Wrist Fracture | Academy Orthopedics
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Wrist Fracture

What is a Wrist Fracture?

The wrist consists of two bones in the forearm, the radius and ulna, and eight tiny carpal bones in the palm. The bones meet to form multiple large and small joints. A wrist fracture refers to a break in one or more of these bones. The most commonly broken bone involved in a wrist fracture is the Distal Radius.

Types of Wrist Fractures

The types of wrist fracture include:

  • Simple wrist fractures, in which the fractured pieces of bone are well aligned and stable.
  • Unstable fractures, in which fragments of the broken bone are misaligned and displaced.
  • Open (compound) wrist fractures, in which the bone has fractured severely and cut through the skin. This type of fracture is more prone to infection and requires immediate medical attention.

Causes of Wrist Fractures

Wrist fractures may be caused by a fall on an outstretched hand (FOOSH injury), vehicular accidents, or workplace injuries. Contact sports also place individuals at a higher risk for wrist fracture. Wrist fractures are also commonly associated with osteoporosis, a condition marked by brittleness of the bones.

Signs and Symptoms of Wrist Fractures

The common symptoms of a wrist fracture include severe pain, swelling, and limited movement of the hand and wrist. Other symptoms include:

  • Deformed or crooked wrist
  • Bruising
  • Numbness
  • Stiffness

Diagnosis of Wrist Fractures

Your doctor will perform a preliminary physical examination followed by imaging tests such as an X-Ray to diagnose a fracture and check the alignment of the bones. Sometimes a CT scan may be ordered to gather more details of the fracture, such as damage to soft tissue, nerves or blood vessels. In some cases, a MRI may also be ordered to identify tiny fractures and ligament injuries.

Treatment for Wrist Fracture

Your doctor may prescribe analgesics and anti-inflammatory medications to relieve pain and inflammation caused by a wrist fracture.

Fractures that are not displaced are treated with either a splint or cast to hold the wrist in place.

If the wrist bones are displaced, your surgeon may perform fracture reduction to align the bones. This is performed typically under local anesthesia. A splint or a cast is then placed to support the wrist and allow healing.

Surgery is recommended to treat severely displaced wrist fractures and is carried out under the effect of general anesthesia. Some of the common surgeries may include:

  • Internal fixation may be recommended to maintain the bones in proper position while they heal. Devices such as rods, plates and screws may be implanted at the fracture site.
  • External fixation, such as pins, may be used to treat the fracture from the outside. These pins are fixed above and below the fracture site and are held in place by an external frame outside the wrist.

What is Open Reduction and Internal Fixation of the Wrist?

Open reduction and internal fixation (ORIF) of the wrist is a surgical technique employed for the treatment of severe wrist fractures. A plate and screws align the bones and hold them in place to allow for healing.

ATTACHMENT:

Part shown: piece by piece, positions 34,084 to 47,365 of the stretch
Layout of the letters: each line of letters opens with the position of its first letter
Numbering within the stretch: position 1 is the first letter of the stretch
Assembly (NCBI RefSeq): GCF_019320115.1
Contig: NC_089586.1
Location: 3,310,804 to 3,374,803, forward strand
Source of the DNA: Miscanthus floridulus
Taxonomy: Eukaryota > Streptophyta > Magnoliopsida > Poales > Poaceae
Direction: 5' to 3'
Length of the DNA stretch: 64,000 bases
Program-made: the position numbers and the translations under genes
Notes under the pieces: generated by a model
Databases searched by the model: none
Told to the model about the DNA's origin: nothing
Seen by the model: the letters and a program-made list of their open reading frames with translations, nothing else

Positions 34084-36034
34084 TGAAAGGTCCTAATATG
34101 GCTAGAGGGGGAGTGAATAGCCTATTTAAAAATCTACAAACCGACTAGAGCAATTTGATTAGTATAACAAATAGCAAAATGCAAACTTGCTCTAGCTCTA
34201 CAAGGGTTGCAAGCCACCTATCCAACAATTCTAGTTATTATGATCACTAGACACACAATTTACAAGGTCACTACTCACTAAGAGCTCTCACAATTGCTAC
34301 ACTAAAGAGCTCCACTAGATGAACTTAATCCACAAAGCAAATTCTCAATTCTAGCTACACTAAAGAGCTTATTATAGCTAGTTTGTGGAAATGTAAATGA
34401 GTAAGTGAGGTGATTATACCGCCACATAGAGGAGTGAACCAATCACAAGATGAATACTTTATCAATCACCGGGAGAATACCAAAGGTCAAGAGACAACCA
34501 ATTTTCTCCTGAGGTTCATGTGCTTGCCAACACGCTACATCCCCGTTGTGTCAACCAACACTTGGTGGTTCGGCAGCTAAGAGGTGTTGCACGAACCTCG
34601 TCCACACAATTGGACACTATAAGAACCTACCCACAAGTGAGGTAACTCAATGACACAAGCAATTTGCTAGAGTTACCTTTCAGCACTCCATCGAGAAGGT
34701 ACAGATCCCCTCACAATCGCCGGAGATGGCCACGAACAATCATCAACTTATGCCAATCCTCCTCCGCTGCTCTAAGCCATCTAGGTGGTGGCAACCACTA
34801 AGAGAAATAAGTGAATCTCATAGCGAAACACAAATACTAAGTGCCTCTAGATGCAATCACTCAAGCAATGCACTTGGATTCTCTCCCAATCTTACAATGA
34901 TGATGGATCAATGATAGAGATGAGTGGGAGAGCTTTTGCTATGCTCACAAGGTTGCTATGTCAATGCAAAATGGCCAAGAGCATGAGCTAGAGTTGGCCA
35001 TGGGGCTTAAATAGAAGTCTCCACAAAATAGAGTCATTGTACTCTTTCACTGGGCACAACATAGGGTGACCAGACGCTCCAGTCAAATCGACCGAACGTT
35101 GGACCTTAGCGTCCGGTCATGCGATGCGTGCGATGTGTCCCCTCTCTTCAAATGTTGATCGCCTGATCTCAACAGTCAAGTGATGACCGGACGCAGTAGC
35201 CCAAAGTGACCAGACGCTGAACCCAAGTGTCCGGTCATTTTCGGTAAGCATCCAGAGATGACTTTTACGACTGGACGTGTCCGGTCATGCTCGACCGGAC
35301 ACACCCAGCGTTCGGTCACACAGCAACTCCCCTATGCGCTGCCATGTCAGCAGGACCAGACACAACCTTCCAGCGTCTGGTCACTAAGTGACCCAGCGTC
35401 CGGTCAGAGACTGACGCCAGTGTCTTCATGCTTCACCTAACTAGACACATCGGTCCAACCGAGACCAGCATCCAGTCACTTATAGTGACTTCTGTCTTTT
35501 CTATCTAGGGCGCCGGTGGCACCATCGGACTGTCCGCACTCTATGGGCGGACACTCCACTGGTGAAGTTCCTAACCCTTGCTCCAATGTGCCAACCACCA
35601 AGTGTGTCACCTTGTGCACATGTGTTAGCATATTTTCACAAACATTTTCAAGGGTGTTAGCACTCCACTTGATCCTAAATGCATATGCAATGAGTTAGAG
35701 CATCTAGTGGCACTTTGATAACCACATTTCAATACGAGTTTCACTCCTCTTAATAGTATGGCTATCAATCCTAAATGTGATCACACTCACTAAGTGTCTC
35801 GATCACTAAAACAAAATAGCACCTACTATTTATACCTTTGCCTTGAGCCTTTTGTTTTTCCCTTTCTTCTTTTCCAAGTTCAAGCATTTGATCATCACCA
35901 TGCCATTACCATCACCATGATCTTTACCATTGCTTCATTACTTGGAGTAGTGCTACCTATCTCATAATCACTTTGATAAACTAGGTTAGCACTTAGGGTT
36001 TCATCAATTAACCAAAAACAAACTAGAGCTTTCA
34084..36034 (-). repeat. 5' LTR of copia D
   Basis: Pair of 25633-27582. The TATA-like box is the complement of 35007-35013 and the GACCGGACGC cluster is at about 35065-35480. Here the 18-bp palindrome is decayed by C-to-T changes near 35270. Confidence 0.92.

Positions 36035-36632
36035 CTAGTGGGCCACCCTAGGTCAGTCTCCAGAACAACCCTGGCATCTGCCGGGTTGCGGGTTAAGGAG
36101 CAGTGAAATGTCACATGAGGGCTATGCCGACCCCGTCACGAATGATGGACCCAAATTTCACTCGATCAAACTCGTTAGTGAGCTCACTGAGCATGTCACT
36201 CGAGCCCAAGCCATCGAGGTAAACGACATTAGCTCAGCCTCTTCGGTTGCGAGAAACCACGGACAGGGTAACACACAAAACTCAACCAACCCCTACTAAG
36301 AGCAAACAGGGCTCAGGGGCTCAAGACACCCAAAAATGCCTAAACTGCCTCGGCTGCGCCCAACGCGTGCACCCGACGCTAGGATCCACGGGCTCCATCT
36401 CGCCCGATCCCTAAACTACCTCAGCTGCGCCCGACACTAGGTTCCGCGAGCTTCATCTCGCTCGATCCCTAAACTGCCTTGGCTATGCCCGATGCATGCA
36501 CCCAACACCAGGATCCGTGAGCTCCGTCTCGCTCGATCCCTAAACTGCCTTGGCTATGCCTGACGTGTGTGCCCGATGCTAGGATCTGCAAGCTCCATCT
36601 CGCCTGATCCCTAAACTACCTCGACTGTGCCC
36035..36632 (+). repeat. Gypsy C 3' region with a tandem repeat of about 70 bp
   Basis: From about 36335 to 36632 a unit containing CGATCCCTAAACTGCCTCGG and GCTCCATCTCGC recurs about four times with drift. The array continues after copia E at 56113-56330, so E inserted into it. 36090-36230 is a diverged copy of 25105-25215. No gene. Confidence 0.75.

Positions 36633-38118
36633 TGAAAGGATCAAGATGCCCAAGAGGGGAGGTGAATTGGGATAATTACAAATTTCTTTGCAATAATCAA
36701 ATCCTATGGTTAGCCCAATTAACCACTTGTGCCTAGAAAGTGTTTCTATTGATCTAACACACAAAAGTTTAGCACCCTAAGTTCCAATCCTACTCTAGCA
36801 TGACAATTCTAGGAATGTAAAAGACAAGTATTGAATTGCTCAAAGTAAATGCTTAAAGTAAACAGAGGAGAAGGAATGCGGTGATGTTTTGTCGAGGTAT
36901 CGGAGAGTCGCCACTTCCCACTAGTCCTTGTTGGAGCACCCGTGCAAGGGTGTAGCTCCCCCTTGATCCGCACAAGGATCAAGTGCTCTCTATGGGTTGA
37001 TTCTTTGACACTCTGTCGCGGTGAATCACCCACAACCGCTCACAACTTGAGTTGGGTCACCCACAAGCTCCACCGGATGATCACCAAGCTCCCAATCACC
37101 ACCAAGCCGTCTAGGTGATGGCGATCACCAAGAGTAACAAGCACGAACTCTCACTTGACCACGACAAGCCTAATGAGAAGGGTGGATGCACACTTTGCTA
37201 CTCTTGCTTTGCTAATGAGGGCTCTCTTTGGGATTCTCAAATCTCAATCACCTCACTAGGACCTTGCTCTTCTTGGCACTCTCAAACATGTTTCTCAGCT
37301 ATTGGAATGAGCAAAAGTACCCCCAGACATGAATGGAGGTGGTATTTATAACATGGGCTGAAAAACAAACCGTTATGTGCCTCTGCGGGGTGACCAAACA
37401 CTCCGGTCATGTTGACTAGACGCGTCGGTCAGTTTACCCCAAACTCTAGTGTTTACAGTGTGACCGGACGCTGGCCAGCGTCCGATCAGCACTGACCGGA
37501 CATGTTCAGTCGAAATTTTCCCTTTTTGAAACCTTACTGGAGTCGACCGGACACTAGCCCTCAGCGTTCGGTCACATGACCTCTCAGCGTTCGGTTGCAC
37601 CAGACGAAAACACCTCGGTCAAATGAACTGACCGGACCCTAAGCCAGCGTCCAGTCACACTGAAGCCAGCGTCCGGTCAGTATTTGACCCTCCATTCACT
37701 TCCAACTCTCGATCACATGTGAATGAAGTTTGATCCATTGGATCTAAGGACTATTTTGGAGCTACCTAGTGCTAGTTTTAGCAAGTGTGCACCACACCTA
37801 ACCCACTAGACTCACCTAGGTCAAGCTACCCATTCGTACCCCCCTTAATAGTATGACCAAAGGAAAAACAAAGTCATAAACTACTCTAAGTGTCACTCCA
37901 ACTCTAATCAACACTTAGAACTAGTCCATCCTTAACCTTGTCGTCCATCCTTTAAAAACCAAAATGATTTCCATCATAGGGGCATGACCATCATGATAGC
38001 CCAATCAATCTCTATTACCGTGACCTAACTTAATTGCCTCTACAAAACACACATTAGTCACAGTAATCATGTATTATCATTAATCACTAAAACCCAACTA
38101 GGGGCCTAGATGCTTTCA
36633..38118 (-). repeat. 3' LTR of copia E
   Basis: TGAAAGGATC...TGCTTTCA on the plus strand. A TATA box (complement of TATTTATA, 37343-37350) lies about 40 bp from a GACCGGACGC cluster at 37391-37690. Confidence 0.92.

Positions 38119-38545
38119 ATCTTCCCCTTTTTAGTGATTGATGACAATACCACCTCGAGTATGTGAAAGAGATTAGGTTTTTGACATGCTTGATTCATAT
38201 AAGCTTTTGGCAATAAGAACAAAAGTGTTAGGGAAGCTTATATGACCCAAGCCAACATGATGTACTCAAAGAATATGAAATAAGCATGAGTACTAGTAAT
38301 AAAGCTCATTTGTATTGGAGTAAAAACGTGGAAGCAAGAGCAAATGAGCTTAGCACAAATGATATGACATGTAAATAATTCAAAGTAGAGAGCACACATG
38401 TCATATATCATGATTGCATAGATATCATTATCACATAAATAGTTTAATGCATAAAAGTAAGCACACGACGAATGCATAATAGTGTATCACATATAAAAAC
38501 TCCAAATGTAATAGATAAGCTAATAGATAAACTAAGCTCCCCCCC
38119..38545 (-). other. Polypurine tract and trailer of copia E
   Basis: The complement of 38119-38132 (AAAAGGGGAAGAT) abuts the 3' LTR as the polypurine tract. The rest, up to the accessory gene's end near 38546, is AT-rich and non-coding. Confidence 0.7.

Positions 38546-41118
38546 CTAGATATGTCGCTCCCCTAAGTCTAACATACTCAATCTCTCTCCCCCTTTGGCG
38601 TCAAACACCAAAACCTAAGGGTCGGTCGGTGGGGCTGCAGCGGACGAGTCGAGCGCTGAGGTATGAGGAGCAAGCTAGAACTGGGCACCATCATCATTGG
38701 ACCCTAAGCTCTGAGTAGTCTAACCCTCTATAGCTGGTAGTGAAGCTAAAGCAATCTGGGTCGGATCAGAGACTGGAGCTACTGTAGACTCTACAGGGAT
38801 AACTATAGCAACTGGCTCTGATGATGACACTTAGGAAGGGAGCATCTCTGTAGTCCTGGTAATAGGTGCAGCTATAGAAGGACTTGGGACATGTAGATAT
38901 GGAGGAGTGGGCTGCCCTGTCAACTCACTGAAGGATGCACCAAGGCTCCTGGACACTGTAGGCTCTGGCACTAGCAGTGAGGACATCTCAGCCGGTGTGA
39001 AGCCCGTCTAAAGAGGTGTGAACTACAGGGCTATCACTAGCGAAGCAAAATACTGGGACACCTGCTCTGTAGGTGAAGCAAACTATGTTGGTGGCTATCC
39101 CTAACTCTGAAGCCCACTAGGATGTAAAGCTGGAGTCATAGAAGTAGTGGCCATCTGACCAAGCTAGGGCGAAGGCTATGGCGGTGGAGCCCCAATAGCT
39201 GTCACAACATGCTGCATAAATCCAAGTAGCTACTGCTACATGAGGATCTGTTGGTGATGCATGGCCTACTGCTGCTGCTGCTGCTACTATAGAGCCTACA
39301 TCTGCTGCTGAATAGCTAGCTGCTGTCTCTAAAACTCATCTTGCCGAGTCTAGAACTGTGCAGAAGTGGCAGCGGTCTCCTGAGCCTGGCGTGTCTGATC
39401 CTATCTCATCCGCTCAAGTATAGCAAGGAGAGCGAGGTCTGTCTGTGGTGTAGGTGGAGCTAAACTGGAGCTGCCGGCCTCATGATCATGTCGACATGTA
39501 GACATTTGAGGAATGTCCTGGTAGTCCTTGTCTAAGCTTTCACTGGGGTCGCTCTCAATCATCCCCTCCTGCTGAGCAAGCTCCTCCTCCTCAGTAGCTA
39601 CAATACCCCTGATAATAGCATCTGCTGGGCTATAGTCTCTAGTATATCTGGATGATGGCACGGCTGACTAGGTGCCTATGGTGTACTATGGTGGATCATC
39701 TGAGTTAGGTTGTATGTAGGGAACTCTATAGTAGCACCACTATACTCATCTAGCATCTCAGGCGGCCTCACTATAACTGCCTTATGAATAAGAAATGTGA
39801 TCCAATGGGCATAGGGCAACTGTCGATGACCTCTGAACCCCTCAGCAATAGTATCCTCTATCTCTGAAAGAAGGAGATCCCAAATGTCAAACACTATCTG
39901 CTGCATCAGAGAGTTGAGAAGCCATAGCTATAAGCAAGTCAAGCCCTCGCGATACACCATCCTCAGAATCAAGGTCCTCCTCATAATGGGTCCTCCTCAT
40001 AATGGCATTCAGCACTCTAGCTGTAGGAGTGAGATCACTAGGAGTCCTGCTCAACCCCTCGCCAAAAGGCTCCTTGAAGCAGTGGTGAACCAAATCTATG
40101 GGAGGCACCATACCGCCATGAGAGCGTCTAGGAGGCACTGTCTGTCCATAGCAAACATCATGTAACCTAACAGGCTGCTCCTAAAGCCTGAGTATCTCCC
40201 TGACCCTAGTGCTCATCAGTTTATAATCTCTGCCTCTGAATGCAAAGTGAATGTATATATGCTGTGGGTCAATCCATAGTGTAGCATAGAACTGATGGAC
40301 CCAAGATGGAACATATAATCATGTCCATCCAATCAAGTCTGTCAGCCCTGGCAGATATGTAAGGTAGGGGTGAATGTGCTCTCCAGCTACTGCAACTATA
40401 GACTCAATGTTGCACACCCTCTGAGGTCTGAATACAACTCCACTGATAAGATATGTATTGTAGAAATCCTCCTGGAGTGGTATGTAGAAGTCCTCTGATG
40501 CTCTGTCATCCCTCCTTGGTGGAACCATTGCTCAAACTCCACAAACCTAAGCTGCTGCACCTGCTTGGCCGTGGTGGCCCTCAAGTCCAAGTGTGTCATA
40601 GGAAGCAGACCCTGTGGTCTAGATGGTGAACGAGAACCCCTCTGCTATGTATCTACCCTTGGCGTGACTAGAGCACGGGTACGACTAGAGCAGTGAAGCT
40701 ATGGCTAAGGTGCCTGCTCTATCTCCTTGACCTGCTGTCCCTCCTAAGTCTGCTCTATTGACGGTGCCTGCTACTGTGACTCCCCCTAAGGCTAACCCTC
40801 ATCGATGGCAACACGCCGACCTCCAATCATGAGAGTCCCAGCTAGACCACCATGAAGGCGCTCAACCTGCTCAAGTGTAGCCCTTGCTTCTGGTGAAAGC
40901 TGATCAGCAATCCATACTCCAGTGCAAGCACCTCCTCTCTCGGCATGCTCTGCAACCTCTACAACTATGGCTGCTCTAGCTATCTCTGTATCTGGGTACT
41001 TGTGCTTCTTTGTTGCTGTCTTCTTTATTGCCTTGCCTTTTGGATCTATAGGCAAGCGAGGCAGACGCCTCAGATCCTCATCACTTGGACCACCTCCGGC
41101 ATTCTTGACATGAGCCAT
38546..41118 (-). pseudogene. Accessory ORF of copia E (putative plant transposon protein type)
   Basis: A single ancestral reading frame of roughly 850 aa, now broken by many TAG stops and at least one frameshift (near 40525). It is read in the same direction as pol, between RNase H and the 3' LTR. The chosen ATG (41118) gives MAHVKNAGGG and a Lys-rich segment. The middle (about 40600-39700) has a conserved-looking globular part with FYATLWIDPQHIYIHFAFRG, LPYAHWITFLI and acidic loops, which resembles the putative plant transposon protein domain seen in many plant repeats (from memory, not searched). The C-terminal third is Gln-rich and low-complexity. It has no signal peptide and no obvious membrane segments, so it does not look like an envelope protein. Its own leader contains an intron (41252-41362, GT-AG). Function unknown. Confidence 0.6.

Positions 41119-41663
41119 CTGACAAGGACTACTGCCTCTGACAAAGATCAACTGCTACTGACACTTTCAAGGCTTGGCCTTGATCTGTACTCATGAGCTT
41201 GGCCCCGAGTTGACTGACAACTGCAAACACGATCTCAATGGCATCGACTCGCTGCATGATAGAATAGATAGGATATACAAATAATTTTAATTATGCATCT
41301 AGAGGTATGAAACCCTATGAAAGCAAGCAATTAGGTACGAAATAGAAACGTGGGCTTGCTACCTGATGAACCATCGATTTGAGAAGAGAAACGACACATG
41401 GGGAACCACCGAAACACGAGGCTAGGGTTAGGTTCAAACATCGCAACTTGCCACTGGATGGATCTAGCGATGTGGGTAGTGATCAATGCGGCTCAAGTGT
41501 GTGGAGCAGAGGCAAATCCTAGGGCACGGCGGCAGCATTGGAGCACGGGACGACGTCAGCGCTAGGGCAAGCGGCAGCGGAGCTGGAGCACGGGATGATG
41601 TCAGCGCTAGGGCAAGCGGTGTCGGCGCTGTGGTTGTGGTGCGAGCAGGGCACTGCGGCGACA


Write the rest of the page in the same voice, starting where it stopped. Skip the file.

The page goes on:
Procedure for ORIF of the Wrist

Open reduction and internal fixation is the procedure most commonly used to treat displaced distal radius fractures.

The surgery is performed under sterile conditions in the operating room, under general or regional anesthesia.

  • After sterilizing the affected area, the surgeon will make an incision around the wrist.
  • After carefully visualizing the fracture, the bone fragments are first repositioned (reduced) into their normal alignment.
  • The fragments of bone are then held in place with wires, screws, pins, or metal plates attached to the outer surface of the bone.
  • After securing the bone, the incisions are closed by suturing or staples and covered with sterile dressings.

Postoperative Care

Pain is common post-surgery and medication is commonly prescribed to help with pain relief. After surgery, the affected wrist will be placed in a splint for support and protection. Patients are instructed to keep their wrist immobile for several weeks to allow bone healing. Most often, patients return the same day with scheduled follow-up appointments for monitoring progress and for stitches or staple removal, if necessary.

Hand therapy is usually initiated after the first postoperative visit to prevent stiffness, strengthen muscles, and restore range of motion.

Throughout treatment, x-rays are performed to ensure proper healing and alignment of the bones. Most people return to their normal activities within a couple of months.

Risks and Complications

As with any surgery, some of the potential risks and complications of open reduction and internal fixation of wrist fractures may include:

  • Bleeding
  • Swelling
  • Infection
  • Pain
  • Anesthetic complications
  • Damage to nerves and blood vessels
  • Hardware irritation
  • Fracture non-healing
  • Broken hardware
  • Repeat surgery